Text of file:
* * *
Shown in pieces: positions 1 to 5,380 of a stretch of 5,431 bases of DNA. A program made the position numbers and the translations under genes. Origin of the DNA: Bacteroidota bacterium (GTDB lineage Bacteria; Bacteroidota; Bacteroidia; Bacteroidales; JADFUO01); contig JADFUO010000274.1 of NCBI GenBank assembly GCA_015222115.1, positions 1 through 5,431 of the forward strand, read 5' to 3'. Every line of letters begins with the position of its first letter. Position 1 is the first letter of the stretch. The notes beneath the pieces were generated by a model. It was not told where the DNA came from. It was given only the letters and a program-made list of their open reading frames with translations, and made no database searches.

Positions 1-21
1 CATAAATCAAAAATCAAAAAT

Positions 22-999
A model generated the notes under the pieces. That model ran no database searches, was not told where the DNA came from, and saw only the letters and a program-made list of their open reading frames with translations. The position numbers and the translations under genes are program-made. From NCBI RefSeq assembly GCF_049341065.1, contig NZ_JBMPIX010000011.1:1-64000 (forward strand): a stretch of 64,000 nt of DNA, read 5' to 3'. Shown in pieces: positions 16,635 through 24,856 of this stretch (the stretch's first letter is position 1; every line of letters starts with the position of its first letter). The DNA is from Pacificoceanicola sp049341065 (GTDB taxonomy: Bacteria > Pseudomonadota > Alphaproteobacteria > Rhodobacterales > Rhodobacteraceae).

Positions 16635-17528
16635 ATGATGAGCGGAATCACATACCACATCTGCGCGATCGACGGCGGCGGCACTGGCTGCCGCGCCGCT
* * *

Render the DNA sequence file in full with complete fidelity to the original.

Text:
Shown in pieces: positions 1 to 5,380 of a stretch of 5,431 bases of DNA. A program made the position numbers and the translations under genes. Origin of the DNA: Bacteroidota bacterium (GTDB lineage Bacteria; Bacteroidota; Bacteroidia; Bacteroidales; JADFUO01); contig JADFUO010000274.1 of NCBI GenBank assembly GCA_015222115.1, positions 1 through 5,431 of the forward strand, read 5' to 3'. Every line of letters begins with the position of its first letter. Position 1 is the first letter of the stretch. The notes beneath the pieces were generated by a model. It was not told where the DNA came from. It was given only the letters and a program-made list of their open reading frames with translations, and made no database searches.

Positions 1-21
1 CATAAATCAAAAATCAAAAAT

Positions 22-999
A model generated the notes under the pieces. That model ran no database searches, was not told where the DNA came from, and saw only the letters and a program-made list of their open reading frames with translations. The position numbers and the translations under genes are program-made. From NCBI RefSeq assembly GCF_049341065.1, contig NZ_JBMPIX010000011.1:1-64000 (forward strand): a stretch of 64,000 nt of DNA, read 5' to 3'. Shown in pieces: positions 16,635 through 24,856 of this stretch (the stretch's first letter is position 1; every line of letters starts with the position of its first letter). The DNA is from Pacificoceanicola sp049341065 (GTDB taxonomy: Bacteria > Pseudomonadota > Alphaproteobacteria > Rhodobacterales > Rhodobacteraceae).

Positions 16635-17528
16635 ATGATGAGCGGAATCACATACCACATCTGCGCGATCGACGGCGGCGGCACTGGCTGCCGCGCCGCT